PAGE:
Fig 2
Fig 2

Pooled area under the ROC curve for diagnostic accuracy of sonography of the optic nerve sheath diameter to detect intracranial pressure of 20 mm Hg or more across studies. *Reported upper limit of 95% confidence interval not symmetrical with the lower limit in the original or logit scale. Therefore, only values with their lower confidence limits were used, and symmetry in the logit scale was assumed for the meta-analysis

Transcranial Doppler indices

We calculated AUROC values for TCD-PI to detect ICP of 20 mm Hg or more within each study using patient level data35616373 (794 patients). The ROC curves for individual studies are shown in figure 3, and AUROC values ranged from 0.550 to 0.718, which suggested that pooling patient level data across studies was not appropriate. Three studies evaluated TCD-ABP methods for detection of ICP of at least 20 mm Hg (supplemental figure 15 and supplemental table 14).356162 The pooled AUROC value for detection of elevated ICP with combined TCD-ABP methods was 0.85 (95% confidence interval 0.78 to 0.91, I2=9.6%).

Fig 3
Fig 3

Generated receiver operating characteristic curves for diagnostic accuracy of transcranial Doppler-pulsatility index for intracranial pressure of 20 mm Hg or more, as based on individual patient level data from four studies. AUROC=area under receiver operating characteristic curve

Sensitivity analyses excluding studies with high risk of bias

Results of our sensitivity analyses, after exclusion of studies deemed to have potential high risk of bias, are shown in supplemental table 15 and supplemental figures 16-22. These results did not affect overall conclusions.


We conducted a systematic review and meta-analyses to investigate the accuracy of non-invasive tests for the diagnosis of elevated ICP in critically ill patients, compared with invasive ICP monitoring. Although several studies have failed to identify an optimal strategy for targeted ICP management,75767778 current guidelines advocate for treatment at an ICP threshold of 20-25 mm Hg.979 With the possible complications of invasive monitoring, non-invasive identification of patients with elevated ICP is of potential benefit. We found that individual physical examination and CT findings, in isolation, were not sufficiently sensitive for the detection of elevated ICP. Studies investigating sonography of the ONSD used many different optimal thresholds for the diagnosis of elevated ICP, with varying degrees of sensitivity and specificity at any specific threshold. TCD-PI had poor accuracy for the diagnosis of elevated ICP, though other TCD-ABP methods show some promise. Taken together, our study summarises the individual accuracy of non-invasive methods for the diagnosis of elevated ICP.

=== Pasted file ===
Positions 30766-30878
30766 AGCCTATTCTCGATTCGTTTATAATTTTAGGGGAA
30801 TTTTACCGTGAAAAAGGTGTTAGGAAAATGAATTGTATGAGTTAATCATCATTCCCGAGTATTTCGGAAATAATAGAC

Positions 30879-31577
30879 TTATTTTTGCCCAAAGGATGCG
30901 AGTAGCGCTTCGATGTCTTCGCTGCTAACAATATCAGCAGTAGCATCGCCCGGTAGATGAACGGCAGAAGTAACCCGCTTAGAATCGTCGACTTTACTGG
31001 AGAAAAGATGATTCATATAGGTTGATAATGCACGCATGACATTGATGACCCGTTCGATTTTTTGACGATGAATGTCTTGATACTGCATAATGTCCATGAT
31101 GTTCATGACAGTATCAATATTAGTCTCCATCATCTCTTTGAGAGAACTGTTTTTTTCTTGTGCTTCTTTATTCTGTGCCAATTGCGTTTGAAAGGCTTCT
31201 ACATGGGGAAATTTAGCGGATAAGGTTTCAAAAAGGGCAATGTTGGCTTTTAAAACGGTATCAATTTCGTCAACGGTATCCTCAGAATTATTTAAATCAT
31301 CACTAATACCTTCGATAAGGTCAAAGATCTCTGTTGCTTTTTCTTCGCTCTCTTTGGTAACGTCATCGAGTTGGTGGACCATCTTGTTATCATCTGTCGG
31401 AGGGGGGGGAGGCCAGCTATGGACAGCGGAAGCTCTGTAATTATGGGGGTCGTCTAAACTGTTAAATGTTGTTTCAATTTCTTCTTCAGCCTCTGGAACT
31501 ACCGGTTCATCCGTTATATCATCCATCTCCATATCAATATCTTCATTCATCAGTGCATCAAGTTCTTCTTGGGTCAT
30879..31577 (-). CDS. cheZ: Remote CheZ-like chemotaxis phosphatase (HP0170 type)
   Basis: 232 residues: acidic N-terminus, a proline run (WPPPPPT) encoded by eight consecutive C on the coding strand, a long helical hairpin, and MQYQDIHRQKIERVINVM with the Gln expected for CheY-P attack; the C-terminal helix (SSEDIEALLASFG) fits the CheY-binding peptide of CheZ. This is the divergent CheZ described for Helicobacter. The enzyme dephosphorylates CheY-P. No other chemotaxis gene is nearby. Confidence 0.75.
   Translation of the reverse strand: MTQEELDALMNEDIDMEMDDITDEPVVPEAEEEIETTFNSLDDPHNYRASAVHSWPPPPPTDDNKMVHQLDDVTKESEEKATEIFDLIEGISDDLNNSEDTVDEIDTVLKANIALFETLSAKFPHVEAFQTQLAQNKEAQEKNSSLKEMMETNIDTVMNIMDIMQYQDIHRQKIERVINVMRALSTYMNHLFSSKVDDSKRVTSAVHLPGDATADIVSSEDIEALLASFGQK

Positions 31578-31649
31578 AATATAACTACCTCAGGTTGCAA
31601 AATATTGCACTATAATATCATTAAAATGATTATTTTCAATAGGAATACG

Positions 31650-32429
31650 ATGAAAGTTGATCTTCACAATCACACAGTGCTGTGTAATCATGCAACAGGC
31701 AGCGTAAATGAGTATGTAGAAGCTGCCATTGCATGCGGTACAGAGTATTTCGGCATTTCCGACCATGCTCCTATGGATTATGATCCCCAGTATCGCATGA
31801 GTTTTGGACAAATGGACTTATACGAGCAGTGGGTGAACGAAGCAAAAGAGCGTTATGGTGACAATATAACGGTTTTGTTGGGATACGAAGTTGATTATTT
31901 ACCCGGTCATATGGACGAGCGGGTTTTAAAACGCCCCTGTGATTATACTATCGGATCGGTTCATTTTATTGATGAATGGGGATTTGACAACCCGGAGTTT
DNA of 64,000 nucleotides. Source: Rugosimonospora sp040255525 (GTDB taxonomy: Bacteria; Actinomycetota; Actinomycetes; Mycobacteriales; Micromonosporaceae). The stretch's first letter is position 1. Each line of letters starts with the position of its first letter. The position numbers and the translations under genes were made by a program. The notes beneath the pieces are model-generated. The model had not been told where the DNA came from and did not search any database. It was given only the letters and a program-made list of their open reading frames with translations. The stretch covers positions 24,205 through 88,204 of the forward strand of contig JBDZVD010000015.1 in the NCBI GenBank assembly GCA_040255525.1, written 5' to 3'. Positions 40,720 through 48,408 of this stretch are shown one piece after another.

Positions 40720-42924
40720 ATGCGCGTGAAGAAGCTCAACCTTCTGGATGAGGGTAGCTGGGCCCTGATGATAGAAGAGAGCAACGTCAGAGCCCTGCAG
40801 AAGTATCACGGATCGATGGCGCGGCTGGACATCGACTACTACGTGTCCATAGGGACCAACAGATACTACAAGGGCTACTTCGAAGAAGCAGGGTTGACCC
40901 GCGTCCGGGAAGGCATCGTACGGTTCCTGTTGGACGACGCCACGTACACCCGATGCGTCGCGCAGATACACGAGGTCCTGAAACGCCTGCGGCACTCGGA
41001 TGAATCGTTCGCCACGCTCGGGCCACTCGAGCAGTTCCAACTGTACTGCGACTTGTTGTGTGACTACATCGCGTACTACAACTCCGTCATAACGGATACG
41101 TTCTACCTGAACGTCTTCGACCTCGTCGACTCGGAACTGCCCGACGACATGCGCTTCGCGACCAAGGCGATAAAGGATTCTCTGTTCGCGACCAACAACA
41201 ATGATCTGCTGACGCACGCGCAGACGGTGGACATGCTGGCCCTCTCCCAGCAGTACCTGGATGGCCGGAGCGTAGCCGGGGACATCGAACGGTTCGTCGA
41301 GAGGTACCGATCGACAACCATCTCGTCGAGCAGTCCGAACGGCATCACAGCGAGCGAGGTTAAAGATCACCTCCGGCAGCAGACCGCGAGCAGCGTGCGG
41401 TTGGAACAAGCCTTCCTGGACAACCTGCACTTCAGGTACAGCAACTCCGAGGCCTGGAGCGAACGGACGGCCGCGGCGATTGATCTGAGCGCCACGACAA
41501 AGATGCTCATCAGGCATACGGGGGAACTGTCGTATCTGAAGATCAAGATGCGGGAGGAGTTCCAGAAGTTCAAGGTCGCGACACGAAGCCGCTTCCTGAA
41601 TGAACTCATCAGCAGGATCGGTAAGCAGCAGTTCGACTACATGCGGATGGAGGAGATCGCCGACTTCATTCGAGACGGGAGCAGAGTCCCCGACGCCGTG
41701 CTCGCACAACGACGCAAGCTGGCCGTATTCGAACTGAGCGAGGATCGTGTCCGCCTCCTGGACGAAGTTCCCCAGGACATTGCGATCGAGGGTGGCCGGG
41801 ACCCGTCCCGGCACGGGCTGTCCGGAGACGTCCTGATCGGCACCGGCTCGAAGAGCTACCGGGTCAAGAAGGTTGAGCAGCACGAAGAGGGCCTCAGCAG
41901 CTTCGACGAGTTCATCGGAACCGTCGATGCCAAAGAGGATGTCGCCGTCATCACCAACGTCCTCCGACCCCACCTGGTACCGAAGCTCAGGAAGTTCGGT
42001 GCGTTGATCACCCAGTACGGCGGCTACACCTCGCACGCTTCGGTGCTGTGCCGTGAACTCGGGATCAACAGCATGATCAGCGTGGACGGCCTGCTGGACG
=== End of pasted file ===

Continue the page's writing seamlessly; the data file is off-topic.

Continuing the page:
Strengths and limitations of study

In this review, we used a comprehensive search with clear inclusion and exclusion criteria, examined multiple commonly used methods of ICP measurement, and included unpublished data provided by study authors. We performed individual study risk of bias assessment, and provide sensitivity analyses excluding studies at high risk of bias. We used GRADE methodology to assess and contextualise our findings based on our overall certainty in effect estimates.

This review also had some limitations. We evaluated these clinical signs independently, but in clinical practice, providers use a combination of signs to arrive at a diagnosis, and such combinations were not evaluated in the available literature. Ideally, prospective data collection and multivariable regression analysis is required to derive a robust clinical decision instrument based on multiple potential factors in combination. This tool should include important patient factors, such as age and sex, that could modify diagnostic accuracy. Such an instrument should also apply in resource restricted settings, where access to ONSD sonography, TCD, or even CT might not be possible. Additionally, measurement of these diagnostic tests (particularly with relation to physical examination findings, such as pupillary dilation) could vary between studies. However, although diagnostic tests were conducted in close proximity to the reference standard measurement, most of the included studies did not indicate whether reference ICP values from invasive measurement were based on one point in time, or averaged over an interval, and did not describe time of measurement in relation to any initiated treatment. This lack of clarity in reporting could introduce bias in our analyses.